Boulder Museum of Contemporary Art’s Summer 2021 Exhibition.
This exhibition gathered nine diverse artists whose work erases the boundaries between mediums and categories. None of the artists painted paintings. Instead, the influence of painting was rendered using unexpected materials and experimental approaches.
Guest curated by Kate Petley.
Philip V. Augustin
Boulder Museum of Contemporary Art
Located in Central Boulder, the Contemporary Art Museum is a great experience! The current exhibition will be on display until September 6, 2021. We spent about an hour at this boutique gallery near Boulder Creek.
Open until 8pm Wednesdays and at 9 am Saturdays during Boulder Farmers Market.
Free on Saturdays.
Free for Members & Children under 12.
Paid street parking.
For more information, visit bmoca.org.
Naomi Cohn pushes clay around in a literal dance with its plasticity and potential for surprise. Intuitive and playful, her work retains a clear reminder of the material’s innate resistance. Glazes are applied with a nod to painted patterns and their meanings. Grids and splotches merge onto the open vessel forms, empty containers into which anything can be placed. The vessel’s metaphorical relationship to the human body is expressively reflected.
Steven Frost selects materials that speak to personal relationships. His piece in this exhibition addresses the wall as if it were a large painting. Specifically, he directly references Robert Rauschenberg’s 1955 mixed media painting Bed. In it, Rauschenberg used a quilt by Black Mountain College faculty member Dorothea Rockburne without her permission. Her contribution is not mentioned when the piece is exhibited. Frost considers Bed to be representative of the erasure of women and craft from art history. With this piece, he also supports the breakdown of the artificial boundaries that have separated weaving, craft, painting, and meaning.
Gelah Penn combines offbeat commercial materials in dimensional pieces that redefine sculpture, drawing, and painting. Gesture and marks appear, but they’re constructed out of plastic and “stuff.” Elegantly layering the materials, Penn creates work that appears to be the result of a casual incident, as if her wildly divergent choices arranged themselves. Wall dependent but spatially forceful, her work illustrates how her interests merge in a painterly approach.
Garry Noland uses commonly found materials to emphasize the relationship between objects and perception, where notions like balance and tension are key. For him, paintings are objects with distinct physical properties. Noland selects decidedly low-brow materials, but in his hands these humble substances communicate a message of beauty and order that defies expectations.
Nikolai Ishchuk transfers the qualities of painting to camera-less photography. Subjecting the materials of photography, with their sensitivity to light and chemical manipulation, to extreme limits, he questions what a photograph might become. Ghostlike traces of interaction contrast with deep black shadows, disclosing little about the process. Stark, yet warmly intimate, Ishchuk’s bold Threshold series holds nothing back.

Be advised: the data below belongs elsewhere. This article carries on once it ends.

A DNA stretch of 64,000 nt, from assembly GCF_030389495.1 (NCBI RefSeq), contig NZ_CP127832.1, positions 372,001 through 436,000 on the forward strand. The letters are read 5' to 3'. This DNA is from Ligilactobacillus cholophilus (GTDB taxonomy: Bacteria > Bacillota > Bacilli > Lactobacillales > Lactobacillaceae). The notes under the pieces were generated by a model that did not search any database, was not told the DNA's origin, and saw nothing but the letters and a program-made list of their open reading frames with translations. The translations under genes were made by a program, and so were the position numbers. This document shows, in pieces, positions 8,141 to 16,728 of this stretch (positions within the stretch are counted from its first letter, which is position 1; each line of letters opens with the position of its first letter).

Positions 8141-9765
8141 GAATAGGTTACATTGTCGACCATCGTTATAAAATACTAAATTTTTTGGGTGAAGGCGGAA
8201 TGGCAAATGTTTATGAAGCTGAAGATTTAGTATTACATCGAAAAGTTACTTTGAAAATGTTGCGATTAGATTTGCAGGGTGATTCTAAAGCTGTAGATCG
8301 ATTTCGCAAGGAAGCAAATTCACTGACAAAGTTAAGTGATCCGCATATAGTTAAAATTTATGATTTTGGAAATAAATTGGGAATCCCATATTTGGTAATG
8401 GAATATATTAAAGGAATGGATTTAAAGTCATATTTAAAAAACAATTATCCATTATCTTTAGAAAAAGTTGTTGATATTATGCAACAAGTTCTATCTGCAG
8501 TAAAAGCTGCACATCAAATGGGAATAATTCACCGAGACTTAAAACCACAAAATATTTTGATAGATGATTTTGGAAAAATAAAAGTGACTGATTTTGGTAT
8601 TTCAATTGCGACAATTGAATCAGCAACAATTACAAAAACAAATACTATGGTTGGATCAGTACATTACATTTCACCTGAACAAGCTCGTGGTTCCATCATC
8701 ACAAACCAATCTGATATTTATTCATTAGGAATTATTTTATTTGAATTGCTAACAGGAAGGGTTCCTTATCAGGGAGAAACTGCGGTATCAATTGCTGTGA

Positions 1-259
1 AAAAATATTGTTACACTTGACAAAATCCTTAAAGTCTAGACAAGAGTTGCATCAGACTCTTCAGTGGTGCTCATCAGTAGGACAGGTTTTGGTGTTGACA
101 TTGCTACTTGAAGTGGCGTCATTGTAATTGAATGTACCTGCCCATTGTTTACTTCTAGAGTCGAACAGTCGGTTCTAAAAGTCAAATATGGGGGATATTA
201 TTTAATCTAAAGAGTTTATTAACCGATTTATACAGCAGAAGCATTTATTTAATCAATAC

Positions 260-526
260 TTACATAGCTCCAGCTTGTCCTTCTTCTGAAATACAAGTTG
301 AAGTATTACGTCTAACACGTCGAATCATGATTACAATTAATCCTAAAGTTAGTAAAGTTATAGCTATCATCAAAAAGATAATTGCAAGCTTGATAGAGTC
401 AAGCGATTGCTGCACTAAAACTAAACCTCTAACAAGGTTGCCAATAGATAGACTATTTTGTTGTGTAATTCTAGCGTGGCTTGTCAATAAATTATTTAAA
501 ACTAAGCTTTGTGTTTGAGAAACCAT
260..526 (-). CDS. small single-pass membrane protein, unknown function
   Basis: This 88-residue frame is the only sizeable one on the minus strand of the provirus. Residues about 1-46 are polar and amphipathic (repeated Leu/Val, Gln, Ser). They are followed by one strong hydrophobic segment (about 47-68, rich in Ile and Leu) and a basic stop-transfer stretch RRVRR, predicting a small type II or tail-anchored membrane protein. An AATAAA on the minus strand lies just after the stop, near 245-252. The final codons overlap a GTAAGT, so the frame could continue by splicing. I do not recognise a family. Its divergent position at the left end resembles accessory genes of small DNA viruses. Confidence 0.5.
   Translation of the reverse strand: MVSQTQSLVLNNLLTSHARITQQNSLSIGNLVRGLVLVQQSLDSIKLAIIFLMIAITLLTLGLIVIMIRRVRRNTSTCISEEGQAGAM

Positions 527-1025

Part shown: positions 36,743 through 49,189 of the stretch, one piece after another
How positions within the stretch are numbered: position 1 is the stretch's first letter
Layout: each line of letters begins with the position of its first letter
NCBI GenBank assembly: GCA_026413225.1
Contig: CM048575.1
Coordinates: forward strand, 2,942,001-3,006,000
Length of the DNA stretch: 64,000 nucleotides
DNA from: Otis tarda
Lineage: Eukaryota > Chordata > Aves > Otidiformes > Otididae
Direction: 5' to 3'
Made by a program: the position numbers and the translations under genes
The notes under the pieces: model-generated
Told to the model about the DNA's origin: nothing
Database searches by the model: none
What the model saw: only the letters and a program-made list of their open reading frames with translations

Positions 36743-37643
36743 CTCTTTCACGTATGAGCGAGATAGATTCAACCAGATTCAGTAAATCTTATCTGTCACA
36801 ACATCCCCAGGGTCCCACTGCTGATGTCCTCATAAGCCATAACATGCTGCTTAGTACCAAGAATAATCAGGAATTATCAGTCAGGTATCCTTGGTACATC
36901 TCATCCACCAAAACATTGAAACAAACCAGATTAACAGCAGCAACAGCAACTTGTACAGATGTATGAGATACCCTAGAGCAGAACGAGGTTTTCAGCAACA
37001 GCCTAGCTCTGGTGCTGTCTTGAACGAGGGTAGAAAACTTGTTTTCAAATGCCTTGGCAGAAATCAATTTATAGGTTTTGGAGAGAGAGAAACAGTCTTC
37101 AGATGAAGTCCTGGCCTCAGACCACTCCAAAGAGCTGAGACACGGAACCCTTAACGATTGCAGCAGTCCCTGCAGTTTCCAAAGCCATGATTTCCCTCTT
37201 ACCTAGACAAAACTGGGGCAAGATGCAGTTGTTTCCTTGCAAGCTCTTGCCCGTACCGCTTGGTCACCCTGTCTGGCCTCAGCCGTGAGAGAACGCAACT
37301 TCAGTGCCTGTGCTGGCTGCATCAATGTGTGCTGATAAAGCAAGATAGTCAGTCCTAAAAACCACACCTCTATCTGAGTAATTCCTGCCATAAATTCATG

Altoon Sultan uses classic rug hooking as a vehicle to approach abstraction. A seamless interface develops between this historic craft and present time. She brings this technique into dialogue with the paintings of such artists as Blinky Palermo. Sultan is influenced as well by her life in rural Vermont. Simplicity conceals her rigorous commitment to color and compositional balance. With a presence that defies their small scale, Sultan’s work backdrops her profound response to nature and its timeless balance.
Philip V. Augustin
Philip V. Augustin is dedicated to traditional analogue photography and its capacity for contrasting tones, delicate gradations, and illusion. Beginning with a still life and concluding with controlled darkroom maneuvers, Augustin achieves a startling reductive symmetry. His austere compositions speak to the paintings of Frederick Hammersley, but rely on black and white alone to reach our senses. Uninterested in color, Augustin explores the full expression that black and white is capable of and executes his work with an unwavering vision.
Alexandra Hedison is a large format photographer whose work dissolves the line between appearance and reality. Questioning place and time, Hedison brings the paint-covered windows of abandoned Paris storefronts into a conversation about memory and change. By photographing spaces in transition, Hedison captures their fleeting potential to reflect loss. Transformation is made permanent in this series title Found Paintings.
peter campus is one of the most influential artists in the history of video art, pioneering its advance with Nam June Paik, Bruce Nauman, and Bill Violan, campus’ initial video installations explored psychological space and the construction of identity.
Abandoning direct use of the figure, campus shifted to photography in 1978 to address the Long Island landscape that had become his home. His resulting contemplative videos slow time down to the point of its near obliteration. By reducing the pace at which we view the world, campus’ works suspend the viewer within the imagery.
While this is comparable to the experience that occurs in front of a painting, it registers differently in the body. campus breaks down the physical experience of vision to such a minute degree that it enforces a type of trance. Extremely high-definition equipment and technology allow campus to manipulate the pixels as if they were brushtrokes. He is training us to see.
campus is not interested in merely photographing the components of nature; instead, his work becomes the foundation for locating his own deeply personal responses. It is a profoundly internal search for meaning and its conveyance.